Today, with an urgent need to fight for facts against those making profits politically and financially from the creation and sharing of fake news stories, we are sharing some basic information on how to spot fake and misleading news in addition to our guide.
FAKE NEWS TYPES
- Fake News: Sources that entirely fabricate information, disseminate disinformation and deceptive content, or grossly distort actual news reports.
- Misinformation: False information that is spread regardless of an intent to mislead.
- Disinformation: False claims and information and conspiracy theories that are spread with the intent to mislead.
For a clear explanation of the difference between misinformation and disinformation, see https://www.dictionary.com/e/misinformation-vs-disinformation-get-informed-on-the-difference/.
- DeepFakes: Use of video software to create events that never happened or distort a person’s statements for propaganda purposes or to discredit public figures for political gain.
- Satire: Sources that use humor, irony, exaggeration, ridicule, satire, and false information to comment on current events.
- State-sponsored News: Sources, particularly in repressive or authoritarian states, operating under government control that spread disinformation and misinformation. Propaganda.
- Junk Science: Sources that promote discredited conspiracy theories or scientifically false or unverifiable claims.
- Hate News: Sources that actively promote racism, misogyny, homophobia, and other forms of violence, bias, and exclusion.
- Clickbait: Sources that use exaggerated, misleading, or questionable headlines, social media descriptions, and/or images to generate traffic on a website.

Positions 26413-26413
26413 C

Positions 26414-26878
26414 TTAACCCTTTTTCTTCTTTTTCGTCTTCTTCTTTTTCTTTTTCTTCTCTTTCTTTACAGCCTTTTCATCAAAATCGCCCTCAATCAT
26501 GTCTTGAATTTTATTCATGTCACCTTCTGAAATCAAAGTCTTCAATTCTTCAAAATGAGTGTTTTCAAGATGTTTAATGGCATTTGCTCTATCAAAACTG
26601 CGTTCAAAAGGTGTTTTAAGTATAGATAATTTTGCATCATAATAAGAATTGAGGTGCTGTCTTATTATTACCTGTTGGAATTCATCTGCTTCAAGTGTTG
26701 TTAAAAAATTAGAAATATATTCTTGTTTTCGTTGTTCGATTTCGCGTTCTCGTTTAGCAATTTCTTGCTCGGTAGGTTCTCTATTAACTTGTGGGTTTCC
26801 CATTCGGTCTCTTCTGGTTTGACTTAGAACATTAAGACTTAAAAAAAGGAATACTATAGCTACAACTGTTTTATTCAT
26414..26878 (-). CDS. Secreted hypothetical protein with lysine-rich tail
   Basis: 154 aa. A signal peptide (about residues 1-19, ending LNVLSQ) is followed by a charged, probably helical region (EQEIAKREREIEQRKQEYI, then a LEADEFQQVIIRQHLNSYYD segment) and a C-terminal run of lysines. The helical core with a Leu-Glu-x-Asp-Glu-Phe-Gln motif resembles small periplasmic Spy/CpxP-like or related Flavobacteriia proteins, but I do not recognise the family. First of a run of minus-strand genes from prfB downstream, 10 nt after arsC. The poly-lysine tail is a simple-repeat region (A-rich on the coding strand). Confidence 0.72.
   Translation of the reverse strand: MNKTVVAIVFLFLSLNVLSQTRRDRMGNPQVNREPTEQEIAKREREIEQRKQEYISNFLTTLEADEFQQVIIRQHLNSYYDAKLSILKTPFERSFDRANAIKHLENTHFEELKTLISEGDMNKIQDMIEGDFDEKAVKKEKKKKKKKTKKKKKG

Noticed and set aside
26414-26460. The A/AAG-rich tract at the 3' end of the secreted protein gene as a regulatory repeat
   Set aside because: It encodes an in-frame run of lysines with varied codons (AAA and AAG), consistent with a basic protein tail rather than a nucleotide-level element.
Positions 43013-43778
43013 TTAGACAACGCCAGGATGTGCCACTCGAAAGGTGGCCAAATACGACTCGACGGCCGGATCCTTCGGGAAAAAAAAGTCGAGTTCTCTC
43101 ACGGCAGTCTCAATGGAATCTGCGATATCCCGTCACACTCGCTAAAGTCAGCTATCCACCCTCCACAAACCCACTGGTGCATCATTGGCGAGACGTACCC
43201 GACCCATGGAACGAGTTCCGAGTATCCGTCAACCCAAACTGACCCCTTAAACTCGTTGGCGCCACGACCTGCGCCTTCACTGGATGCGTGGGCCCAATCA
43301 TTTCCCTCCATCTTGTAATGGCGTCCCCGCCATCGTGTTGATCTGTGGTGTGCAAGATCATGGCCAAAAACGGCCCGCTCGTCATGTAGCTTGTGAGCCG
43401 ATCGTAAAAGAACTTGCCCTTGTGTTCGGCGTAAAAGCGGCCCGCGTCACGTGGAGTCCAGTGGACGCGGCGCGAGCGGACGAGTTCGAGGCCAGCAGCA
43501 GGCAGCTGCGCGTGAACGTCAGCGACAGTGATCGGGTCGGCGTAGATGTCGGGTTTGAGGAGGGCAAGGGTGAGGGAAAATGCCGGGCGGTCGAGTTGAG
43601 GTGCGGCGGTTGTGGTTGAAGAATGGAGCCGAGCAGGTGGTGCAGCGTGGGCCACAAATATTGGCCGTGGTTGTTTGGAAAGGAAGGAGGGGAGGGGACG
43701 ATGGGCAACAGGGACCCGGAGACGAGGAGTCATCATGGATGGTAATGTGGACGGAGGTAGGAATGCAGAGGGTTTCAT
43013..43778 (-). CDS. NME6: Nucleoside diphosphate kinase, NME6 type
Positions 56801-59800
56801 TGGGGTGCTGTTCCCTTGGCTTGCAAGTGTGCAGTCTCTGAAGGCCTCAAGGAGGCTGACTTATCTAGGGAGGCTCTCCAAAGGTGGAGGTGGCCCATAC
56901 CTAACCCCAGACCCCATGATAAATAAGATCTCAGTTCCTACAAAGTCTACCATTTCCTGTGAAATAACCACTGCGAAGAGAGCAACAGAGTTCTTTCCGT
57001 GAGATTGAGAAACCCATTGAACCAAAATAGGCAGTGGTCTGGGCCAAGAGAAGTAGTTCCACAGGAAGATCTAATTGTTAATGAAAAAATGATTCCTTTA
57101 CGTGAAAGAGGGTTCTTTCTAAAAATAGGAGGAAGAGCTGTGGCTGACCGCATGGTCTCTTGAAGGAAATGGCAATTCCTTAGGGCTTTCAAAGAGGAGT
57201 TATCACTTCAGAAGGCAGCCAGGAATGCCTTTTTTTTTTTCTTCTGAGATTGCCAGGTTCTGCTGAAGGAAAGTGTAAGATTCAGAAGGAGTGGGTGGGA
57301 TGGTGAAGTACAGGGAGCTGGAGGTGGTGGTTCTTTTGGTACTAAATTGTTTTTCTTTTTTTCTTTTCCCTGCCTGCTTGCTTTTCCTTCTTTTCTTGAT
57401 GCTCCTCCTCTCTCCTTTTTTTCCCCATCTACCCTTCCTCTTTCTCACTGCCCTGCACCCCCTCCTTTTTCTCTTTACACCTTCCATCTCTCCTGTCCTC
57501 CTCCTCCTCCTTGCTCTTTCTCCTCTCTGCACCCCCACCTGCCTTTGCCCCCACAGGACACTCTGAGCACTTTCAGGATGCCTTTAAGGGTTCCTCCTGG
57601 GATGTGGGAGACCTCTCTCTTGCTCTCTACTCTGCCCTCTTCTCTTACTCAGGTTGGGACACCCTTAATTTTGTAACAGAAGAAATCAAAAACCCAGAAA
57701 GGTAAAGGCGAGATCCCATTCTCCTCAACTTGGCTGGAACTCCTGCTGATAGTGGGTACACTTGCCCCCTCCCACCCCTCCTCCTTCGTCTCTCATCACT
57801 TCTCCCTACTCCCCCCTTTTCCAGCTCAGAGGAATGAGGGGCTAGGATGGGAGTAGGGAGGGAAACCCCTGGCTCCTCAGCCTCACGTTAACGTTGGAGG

- Political: Sources that provide generally verifiable information but only when it supports certain points of view or political goals.
- Credible: Sources that circulate news and information in a manner consistent with traditional and ethical practices in journalism. (Remember: even credible sources sometimes rely on clickbait-style headlines or occasionally make mistakes. No news organization is perfect, which is why a healthy news diet consists of multiple sources of information, especially sources that issue corrections on previous reporting).
Everyone is entitled to his own opinion, but not his own facts.“ –Daniel Patrick Moynihan, Newsweek, 25 August 1986
IFLA (the International Federation of Library Associations and Institutions) has created the following “How to Spot Fake News“ infographic based on FactCheck.org’s How to Spot Fake News report:
TECHNIQUES TO SPOT FAKE NEWS
Three quick tips for spotting lies and misinformation in the following video featuring University of Washington professors Carl Bergstrom and Jevin D. West :
Make a donation
Every donation we receive goes straight into the promotion of our content.